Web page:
Angioplasty remains one of those marvels of medicine: A doctor snakes a tube through the body, inflates a tiny balloon to break up a blood clot and then usually leaves behind tiny metal scaffolding, a stent, to keep the artery open.
There's always been one problem, though. The body treats the stent as a foreign invader. It tries to cover it up, and over time, that can wind up clogging the artery all over again.
Some scientists and medical-device companies think they see a way to use plastics to overcome that. Several firms are working on a polymer stent that remains in place for a while and harmlessly dissolves into the bloodstream after it has done its job.
There's a lot of interest: Boston Scientific Corp. of Natick, Mass., in November invested in a new California firm working on a plastic stent, scientists in Japan are developing their own biodegradable design from poly-l-lactic acid plastic and Indianapolis-based Guidant Corp. in April bought the remaining stake of its own bioabsorbable stent joint venture.
The interest isn't limited to plastic: A German company is working on a bioabsorbable model made from metal.
``The whole idea of having a device in the body that solves an issue at a particular time and then reabsorbs away, that's the Holy Grail,'' said Mark Landy, a medical-device analyst with Susquehanna International Group in Bala Cynwyd, Pa.
While investment is flowing into the technology, it's far from certain that the reabsorbable plastic stents will work, and some firms seem to be making defensive investments to protect their existing stent business, Landy said.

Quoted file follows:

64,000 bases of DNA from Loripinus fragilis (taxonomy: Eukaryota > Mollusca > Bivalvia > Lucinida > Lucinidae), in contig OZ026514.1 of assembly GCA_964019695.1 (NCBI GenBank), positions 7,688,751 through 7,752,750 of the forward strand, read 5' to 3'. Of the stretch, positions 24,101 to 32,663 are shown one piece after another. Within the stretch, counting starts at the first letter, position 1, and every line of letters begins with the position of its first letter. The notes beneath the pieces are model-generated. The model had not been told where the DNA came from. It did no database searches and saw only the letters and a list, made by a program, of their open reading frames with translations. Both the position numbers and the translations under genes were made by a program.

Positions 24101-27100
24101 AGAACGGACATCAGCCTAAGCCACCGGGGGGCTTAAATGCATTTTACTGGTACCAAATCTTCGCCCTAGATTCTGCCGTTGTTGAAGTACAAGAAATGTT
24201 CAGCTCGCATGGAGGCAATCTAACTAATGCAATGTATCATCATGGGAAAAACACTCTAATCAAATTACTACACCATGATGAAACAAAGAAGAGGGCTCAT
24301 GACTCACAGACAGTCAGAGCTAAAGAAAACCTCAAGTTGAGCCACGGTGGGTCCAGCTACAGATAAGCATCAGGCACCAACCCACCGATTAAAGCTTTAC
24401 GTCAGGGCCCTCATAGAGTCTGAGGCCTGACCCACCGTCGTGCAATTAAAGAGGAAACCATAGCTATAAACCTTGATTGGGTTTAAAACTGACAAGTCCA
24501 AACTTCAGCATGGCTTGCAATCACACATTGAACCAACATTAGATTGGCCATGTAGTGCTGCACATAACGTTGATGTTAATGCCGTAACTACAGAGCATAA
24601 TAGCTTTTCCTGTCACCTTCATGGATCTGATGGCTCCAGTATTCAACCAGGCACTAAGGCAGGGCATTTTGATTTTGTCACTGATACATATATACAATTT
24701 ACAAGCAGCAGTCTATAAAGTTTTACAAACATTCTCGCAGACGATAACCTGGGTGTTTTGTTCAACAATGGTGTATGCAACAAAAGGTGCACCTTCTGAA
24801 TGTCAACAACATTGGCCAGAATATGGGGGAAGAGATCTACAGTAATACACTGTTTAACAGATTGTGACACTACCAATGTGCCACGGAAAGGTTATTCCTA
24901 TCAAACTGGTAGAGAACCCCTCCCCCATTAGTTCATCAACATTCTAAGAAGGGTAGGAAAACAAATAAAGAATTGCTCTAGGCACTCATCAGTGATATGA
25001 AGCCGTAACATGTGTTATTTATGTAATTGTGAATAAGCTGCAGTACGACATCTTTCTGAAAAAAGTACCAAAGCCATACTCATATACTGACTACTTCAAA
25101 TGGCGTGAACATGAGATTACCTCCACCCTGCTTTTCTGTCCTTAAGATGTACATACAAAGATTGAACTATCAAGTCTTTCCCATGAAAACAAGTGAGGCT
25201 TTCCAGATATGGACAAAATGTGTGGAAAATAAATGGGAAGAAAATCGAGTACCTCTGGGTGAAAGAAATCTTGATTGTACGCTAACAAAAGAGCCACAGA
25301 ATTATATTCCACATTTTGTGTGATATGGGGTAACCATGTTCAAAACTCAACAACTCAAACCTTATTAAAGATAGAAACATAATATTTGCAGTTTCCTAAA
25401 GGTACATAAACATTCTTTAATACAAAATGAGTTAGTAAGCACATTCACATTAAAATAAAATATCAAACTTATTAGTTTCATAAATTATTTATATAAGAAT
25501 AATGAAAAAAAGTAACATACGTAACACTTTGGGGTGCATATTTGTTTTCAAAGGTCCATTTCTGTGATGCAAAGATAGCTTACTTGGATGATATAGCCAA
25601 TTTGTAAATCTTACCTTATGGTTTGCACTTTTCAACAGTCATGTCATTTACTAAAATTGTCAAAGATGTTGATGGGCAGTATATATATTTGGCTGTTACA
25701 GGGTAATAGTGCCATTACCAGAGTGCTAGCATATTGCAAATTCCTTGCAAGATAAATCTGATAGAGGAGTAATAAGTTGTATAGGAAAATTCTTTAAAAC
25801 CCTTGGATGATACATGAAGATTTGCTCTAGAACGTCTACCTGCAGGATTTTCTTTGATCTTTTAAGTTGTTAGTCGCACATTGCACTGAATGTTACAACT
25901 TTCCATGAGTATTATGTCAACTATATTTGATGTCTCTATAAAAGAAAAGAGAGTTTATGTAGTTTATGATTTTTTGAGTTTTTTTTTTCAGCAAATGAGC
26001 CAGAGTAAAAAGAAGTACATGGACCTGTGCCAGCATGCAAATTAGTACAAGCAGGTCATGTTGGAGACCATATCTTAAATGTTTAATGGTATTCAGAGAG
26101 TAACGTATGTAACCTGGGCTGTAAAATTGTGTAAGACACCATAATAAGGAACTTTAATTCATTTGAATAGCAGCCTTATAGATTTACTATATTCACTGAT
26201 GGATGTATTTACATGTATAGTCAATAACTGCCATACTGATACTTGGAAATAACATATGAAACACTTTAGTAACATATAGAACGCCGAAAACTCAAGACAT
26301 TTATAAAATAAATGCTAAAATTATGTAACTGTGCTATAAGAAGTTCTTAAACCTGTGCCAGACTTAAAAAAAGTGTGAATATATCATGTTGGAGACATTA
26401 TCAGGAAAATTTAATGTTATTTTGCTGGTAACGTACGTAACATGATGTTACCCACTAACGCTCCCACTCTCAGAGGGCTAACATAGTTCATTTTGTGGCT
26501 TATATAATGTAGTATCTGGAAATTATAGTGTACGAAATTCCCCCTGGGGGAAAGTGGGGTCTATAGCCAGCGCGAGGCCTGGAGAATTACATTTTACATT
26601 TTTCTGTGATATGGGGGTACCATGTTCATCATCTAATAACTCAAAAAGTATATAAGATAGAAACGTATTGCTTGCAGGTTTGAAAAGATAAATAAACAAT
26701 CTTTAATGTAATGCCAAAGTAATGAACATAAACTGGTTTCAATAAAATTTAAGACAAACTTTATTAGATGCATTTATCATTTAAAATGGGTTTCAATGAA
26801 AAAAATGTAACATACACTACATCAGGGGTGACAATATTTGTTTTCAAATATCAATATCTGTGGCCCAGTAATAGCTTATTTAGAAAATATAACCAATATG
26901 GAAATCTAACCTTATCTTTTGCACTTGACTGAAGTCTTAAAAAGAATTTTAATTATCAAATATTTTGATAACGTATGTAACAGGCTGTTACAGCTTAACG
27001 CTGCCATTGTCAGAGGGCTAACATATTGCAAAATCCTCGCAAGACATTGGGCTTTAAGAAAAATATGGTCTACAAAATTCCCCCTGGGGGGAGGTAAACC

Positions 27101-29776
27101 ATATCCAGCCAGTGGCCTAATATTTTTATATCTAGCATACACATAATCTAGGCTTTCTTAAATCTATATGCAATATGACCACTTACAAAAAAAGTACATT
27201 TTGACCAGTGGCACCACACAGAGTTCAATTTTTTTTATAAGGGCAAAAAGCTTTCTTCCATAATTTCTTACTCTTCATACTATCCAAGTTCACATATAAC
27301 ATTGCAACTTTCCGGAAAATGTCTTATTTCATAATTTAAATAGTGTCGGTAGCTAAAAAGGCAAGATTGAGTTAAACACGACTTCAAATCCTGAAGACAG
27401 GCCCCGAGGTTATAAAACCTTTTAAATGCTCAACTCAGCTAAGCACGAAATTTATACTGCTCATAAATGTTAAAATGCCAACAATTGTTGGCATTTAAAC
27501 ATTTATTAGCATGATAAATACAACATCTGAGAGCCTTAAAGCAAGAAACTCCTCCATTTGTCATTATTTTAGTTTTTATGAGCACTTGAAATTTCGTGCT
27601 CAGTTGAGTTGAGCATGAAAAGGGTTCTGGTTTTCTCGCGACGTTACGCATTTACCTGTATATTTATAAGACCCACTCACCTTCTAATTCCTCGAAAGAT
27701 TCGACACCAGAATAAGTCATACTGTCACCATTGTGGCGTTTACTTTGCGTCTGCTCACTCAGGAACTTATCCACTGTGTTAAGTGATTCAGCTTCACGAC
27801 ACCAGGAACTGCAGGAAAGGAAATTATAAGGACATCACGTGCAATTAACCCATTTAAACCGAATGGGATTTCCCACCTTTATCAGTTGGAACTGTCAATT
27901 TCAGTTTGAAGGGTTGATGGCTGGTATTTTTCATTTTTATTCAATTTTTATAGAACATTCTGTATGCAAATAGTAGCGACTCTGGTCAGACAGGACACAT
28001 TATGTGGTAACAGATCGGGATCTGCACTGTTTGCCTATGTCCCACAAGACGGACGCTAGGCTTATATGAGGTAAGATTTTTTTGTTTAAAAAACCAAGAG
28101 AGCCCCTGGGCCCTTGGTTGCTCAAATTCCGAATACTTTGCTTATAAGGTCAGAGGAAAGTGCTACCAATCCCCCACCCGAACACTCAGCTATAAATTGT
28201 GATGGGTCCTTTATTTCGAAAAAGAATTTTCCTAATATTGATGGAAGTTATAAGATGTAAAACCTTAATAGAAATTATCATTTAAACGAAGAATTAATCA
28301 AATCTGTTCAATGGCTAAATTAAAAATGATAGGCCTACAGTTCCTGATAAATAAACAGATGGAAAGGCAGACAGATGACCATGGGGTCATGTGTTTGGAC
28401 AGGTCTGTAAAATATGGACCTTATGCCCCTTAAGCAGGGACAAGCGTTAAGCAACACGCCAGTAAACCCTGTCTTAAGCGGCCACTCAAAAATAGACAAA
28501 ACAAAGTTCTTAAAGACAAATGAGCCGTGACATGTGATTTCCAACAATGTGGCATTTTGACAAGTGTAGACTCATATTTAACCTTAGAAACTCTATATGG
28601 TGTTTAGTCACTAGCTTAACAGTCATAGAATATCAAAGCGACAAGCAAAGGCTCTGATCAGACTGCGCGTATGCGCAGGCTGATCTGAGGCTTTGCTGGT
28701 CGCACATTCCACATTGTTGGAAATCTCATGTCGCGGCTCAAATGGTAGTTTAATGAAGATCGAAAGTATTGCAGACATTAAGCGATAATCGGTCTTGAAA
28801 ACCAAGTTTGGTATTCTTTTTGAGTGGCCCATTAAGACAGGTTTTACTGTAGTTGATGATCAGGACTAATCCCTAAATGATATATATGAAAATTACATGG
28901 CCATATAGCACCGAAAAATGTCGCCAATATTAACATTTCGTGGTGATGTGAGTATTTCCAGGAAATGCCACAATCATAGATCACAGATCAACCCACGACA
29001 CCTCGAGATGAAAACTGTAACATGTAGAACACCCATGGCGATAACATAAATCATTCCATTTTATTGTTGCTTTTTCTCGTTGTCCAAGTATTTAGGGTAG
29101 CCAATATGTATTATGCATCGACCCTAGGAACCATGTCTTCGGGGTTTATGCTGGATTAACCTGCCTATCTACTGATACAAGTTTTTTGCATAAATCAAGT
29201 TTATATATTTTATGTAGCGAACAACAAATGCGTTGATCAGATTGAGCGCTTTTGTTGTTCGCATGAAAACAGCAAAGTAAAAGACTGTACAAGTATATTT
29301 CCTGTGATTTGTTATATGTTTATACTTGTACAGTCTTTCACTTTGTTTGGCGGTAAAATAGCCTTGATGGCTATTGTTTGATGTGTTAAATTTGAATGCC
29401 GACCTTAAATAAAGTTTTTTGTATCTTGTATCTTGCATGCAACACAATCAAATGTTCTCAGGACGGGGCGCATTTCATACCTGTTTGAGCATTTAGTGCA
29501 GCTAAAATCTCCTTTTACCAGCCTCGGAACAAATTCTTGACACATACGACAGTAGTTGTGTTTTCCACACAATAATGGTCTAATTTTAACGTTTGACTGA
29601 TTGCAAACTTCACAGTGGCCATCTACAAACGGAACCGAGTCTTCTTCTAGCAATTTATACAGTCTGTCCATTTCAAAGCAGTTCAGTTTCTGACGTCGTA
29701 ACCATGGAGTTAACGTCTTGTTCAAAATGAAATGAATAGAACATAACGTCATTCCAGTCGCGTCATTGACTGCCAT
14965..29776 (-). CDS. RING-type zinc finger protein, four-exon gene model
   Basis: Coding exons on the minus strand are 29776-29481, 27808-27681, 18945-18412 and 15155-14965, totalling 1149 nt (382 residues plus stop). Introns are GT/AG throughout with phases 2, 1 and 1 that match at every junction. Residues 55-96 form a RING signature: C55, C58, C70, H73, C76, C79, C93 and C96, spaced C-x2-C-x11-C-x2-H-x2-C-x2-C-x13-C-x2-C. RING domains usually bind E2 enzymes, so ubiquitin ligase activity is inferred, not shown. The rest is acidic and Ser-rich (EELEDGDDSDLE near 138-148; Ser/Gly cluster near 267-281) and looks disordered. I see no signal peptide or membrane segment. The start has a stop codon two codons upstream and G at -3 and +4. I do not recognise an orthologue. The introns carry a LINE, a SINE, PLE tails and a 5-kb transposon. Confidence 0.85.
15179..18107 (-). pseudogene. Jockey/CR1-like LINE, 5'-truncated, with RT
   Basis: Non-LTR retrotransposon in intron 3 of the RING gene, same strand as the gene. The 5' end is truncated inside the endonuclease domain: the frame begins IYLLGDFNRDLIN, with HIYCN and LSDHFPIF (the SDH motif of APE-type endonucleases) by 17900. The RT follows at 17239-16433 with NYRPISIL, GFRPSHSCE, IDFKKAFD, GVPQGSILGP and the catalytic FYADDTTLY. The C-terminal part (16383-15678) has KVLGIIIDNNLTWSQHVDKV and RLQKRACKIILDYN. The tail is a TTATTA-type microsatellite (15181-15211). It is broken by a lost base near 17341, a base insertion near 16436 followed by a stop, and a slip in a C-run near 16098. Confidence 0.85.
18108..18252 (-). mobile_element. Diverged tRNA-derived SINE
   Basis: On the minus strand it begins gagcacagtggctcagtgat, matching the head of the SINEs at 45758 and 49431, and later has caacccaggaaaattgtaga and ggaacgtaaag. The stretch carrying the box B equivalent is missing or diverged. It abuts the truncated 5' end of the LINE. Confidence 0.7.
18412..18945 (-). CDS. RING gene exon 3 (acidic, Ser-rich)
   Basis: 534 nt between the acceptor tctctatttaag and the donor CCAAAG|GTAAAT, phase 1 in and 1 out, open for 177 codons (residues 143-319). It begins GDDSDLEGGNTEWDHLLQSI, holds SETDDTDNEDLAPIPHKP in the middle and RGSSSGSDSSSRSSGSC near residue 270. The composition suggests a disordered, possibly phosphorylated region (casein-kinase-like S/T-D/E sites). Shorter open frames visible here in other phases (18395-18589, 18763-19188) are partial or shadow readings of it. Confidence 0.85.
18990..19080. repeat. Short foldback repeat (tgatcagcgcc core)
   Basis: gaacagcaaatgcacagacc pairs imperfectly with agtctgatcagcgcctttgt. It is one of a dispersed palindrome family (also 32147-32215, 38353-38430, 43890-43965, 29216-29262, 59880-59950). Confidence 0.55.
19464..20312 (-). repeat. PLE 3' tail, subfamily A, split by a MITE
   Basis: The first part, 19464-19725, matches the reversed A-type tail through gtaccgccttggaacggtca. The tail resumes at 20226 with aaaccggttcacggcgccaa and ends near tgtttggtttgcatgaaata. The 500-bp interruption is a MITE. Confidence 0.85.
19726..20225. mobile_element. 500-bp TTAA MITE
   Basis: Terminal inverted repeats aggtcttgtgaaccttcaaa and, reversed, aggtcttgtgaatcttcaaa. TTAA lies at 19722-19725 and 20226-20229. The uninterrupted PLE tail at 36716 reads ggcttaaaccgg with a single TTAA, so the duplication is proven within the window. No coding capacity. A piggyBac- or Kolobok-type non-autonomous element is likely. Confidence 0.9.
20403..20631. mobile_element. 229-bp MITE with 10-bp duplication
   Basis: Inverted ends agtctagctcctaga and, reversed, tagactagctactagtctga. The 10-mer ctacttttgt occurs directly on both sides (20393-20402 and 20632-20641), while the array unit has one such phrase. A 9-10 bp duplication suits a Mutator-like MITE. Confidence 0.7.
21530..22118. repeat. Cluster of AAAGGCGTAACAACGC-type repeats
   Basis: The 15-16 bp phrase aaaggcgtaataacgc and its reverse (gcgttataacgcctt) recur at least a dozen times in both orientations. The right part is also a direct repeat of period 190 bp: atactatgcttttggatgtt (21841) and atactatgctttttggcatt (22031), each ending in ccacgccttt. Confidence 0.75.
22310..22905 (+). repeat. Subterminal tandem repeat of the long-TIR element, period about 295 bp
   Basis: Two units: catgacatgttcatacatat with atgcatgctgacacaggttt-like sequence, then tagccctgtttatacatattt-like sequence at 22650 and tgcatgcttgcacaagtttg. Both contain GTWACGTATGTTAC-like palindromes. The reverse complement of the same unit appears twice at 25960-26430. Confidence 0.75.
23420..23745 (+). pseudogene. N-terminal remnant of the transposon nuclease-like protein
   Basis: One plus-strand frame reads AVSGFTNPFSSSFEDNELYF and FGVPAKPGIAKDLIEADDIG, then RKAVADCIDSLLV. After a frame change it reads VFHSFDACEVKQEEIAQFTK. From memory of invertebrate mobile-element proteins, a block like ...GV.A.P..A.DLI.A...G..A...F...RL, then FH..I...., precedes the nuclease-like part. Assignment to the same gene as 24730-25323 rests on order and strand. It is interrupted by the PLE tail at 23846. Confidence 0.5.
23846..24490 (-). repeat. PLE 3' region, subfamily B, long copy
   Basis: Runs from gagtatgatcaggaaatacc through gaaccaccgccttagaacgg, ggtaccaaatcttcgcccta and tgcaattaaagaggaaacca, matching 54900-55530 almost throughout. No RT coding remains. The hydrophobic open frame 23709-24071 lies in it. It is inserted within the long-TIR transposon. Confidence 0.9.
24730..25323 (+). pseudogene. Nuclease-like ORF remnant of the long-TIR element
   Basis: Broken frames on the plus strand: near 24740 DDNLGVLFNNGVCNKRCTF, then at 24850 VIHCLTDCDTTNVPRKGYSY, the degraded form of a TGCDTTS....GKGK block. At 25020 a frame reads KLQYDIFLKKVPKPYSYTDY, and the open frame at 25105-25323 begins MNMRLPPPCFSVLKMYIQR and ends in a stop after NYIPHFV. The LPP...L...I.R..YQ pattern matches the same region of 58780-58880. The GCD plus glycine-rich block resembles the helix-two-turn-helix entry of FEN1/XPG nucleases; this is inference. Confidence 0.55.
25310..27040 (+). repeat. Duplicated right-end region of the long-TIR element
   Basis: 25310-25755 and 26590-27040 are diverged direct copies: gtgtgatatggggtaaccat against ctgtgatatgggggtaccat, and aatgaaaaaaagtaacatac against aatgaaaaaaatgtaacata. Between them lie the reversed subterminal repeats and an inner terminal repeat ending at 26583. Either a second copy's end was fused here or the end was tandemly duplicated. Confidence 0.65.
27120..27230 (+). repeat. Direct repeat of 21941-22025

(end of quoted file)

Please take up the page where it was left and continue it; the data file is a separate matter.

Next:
The companies say they are working intently, however, and if they do succeed, the market potential is sizable. One stent maker estimates reabsorbable designs could capture $1 billion of the $5 billion U.S. market.
Bioabsorbable designs may be able to expand the use of stents. Since arteries sometimes can clog up again after angioplasty, reabsorbable stents could be used repeatedly in the same location, something that's difficult with permanent stents.
For now, the work generally is being done quietly. Beyond the few companies that have gone public, Landy said there are others that have contacted him but have yet to publicly acknowledge what they are doing.
Reva Medical Inc. of San Diego has been testing its plastic stents in pigs, and hopes to start human trials in 18 months, said President Robert Schultz. Boston Scientific made an undisclosed investment in Reva in November, and has an option to buy the company.
``We're confident we'll have a game-changing technology,'' he said. ``Of course, we're proving out the technology now.''
The company uses a proprietary laser process to cut the stents from a flat sheet of plastic, but if the product takes off, it's looking at injection molding and other processes to produce commercial-scale numbers, he said.
The U.S. government reports that about 1 million stents are used in coronary artery patients annually. About 2 million angioplasty surgeries are performed each year around the world.
The potential market is starting to attract plastics companies as well.
Injection molder and medical-device manufacturer Midwest Plastic Components in Minneapolis has experimented with using poly-l-lactic acid for an injection molded bioabsorbable stent, and is working with unspecified companies that are trying to develop the technology, said Kyle Nevala, account executive for medical/ biomaterials.